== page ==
> > ContinuationsManagerImpl (CMI) having the greatest retained size, it was a bunch
of HashMap
> > objects at the top of the list.  The one CMI object was in second place (63% on
this run) but
> > about 19K HashMap objects were responsible for 92%.  I assume this is because the
patch
> changes a
> > variable in CMI to a HashMap and so the retained size of the CMI object gets lopped
into the
> > HashMap objects whereas pre-patch this wasn't the case.
> >   
> I cannot find a newly introduced HashMap in the patch:
> https://issues.apache.org/jira/secure/attachment/12363582/ContinuationsManagerImpl.java.patch
> > The real question I have is, why is the CMI object retained size so large?
> It has to keep the whole running environment to restore it when we call 
> again the same continuation. However, it may be worth to review the 
> memory size per continuation.
> 
> >   As the load testing
> > continues, the memory retained by CMI dominates the rest of the objects.  If the
load stops,
> it is
> > eventually cleaned up, but by then it may be too late.
> >
> > If there are any other suggestions, I'm willing to put more effort into figuring
this out.
> >   
> Thanks.
> 
> Best Regards,
> 
> Antonio Gallardo.
> 
> >
> > --- footh <footh@yahoo.com> wrote:
> >
> >   
> >> Ok, I'll give the patch a shot.
> >>
> >> I'm using Tomcat version 5.5.26.  Concerning the
> >> store-janitor values, I haven't changed them from the
> >> default.
> >>
> >> In fact, as I stated in my first post, the problem
> >> occurs even on the sample javaflow calculator
> >> application (relative url: 
> >> /cocoon/samples/blocks/javaflow/calculator.do).  Try
> >> hitting that page a bunch of times with a load tester.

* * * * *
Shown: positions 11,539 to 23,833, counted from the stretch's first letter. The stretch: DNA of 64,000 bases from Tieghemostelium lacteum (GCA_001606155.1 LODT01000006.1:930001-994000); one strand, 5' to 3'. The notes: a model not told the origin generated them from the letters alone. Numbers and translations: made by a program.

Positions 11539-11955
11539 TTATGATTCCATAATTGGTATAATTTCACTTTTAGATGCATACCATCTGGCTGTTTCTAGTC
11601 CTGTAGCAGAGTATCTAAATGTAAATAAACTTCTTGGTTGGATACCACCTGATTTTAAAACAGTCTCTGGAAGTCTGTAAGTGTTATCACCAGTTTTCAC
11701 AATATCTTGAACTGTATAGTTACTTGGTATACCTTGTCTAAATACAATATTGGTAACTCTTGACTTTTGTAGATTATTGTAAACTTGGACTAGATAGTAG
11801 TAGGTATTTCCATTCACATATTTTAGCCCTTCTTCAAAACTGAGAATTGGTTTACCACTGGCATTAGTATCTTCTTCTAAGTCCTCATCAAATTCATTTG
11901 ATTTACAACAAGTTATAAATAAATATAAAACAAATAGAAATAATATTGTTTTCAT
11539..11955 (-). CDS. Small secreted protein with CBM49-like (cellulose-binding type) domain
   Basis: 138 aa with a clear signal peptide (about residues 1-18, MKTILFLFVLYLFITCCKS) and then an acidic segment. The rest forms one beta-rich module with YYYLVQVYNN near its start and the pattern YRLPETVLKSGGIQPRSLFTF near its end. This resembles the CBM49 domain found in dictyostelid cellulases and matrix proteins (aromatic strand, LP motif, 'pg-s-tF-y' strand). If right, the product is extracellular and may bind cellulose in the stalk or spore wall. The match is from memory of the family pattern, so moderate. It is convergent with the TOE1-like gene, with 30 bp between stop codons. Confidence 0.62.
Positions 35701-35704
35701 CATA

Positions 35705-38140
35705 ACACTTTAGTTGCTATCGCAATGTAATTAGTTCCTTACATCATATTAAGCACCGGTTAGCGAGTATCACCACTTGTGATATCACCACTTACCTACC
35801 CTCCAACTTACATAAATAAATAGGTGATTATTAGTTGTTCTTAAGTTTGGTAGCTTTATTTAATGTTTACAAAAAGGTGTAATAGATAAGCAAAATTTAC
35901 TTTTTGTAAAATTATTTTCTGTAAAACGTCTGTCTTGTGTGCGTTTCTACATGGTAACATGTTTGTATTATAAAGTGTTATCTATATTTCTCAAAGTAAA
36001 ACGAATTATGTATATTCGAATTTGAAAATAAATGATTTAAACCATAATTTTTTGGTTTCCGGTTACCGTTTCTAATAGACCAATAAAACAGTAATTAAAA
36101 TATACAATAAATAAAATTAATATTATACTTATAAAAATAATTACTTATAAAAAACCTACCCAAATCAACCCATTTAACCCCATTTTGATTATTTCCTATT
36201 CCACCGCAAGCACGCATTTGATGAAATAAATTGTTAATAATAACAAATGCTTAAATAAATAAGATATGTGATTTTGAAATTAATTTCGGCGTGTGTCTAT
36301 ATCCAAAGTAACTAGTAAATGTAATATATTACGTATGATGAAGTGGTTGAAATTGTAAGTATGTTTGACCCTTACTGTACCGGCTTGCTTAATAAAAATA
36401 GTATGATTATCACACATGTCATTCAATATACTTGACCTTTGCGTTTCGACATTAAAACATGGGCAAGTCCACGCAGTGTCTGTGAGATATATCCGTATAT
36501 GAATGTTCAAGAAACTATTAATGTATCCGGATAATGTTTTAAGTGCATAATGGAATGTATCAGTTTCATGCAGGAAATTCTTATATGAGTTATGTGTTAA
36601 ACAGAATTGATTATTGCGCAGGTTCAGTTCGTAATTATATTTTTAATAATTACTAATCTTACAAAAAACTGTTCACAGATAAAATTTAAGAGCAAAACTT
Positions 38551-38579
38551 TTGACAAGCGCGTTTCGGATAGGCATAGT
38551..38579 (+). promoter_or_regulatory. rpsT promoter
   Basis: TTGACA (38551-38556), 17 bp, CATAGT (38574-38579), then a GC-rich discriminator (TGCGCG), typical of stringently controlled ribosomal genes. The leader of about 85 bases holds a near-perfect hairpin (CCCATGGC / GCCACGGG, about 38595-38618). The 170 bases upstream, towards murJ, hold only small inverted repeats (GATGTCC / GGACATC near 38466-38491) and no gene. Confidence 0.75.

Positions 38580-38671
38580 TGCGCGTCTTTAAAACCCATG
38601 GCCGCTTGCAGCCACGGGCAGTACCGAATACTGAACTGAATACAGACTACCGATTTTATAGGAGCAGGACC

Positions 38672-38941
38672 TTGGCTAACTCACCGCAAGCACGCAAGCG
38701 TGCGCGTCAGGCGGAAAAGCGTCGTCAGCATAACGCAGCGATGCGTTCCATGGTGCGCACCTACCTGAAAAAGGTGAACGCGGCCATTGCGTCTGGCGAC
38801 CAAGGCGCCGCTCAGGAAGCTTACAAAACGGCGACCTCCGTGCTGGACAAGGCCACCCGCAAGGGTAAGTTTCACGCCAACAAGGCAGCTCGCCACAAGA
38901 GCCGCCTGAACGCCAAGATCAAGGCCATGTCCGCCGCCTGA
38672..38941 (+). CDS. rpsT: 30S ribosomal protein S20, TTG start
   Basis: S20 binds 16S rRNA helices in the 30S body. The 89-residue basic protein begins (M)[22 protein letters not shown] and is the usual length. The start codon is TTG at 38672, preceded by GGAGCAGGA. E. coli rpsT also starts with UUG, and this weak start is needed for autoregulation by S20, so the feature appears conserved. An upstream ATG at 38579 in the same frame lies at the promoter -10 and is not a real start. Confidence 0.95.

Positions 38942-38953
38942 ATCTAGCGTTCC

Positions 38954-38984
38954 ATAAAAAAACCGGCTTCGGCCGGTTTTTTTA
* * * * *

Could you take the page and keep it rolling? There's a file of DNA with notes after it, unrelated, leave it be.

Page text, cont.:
> >>
> >>
> >> --- Antonio Gallardo <agallardo@agssa.net> wrote:
> >>
> >>     
> >>> Hi footh,
> >>>
> >>> Testing the patch is a good start. Would you provide
> >>> tomcat version and 
> >>> the parameters you use to start it?
> >>>
> >>> How do you configure cocoon.xconf, in special the
> >>> values for:
> >>>
> >>> <store-janitor logger="core.store.janitor"/>?
> >>>
> >>> Best Regards,
> >>>
> >>> Antonio Gallardo.
> >>>
> >>> footh escribió:
> >>>       
> >>>> Thanks for all the replies.  I did some more
> >>>>         
> >>> digging
> >>>       
> >>>> into the profiling data.  It turns out that the
> >>>> ContinuationsManagerImpl is at the top of the
> >>>>         
> >>> object
> >>>       
> >>>> path of the byte arrays where 
> >>>>
> >>>>         
> >> org.apache.cocoon.environment.util.BufferedOutputStream
> >>     
> >>>> is the actual parent of the arrays.
> >>>>
> >>>> Looking down the path, I can see the TreeSet and
> >>>> SortedSet that is mentioned in cocoon-2109.  I
> >>>>         
> >>> would
> >>>       
> >>>> say this issue is a likely cause for the memory
> >>>> ballooning.
> >>>>
> >>>> The load tester is simulating 5 users staggered 10
> >>>> seconds apart and only hitting a couple very
> >>>>         
> >>> simple
> >>>       
> >>>> pages.  Yet within 15 minutes, the Tomcat memory
> >>>>         
> >>> use
> >>>       
> >>>> approaches 1GB.  After stopping the load tester
> >>>>         
> >>> and
> >>>       
> >>>> examining the memory, I did notice in the profiler
> >>>> that the byte arrays eventually cleaned up. 
> >>>>         
> >>> However,
> >>>       
> >>>> looking at the Task Manger (using Windows), Tomcat
> >>>>         
> >>> was
> >>>       
> >>>> still holding the full amount of memory from when
> >>>>         
> >>> I
> >>>       
> >>>> stopped the load tester, ie. it didn't go down
> >>>>         
> >>> when
> >>>       
> >>>> the  byte arrays cleaned up.
> >>>>
> >>>> I suppose the next step is to try the patch
> >>>>         
> >>> provided
> >>>       
> >>>> in  2109.  Any other suggestions?
> >>>>
> >>>>   
> >>>>         
> >>>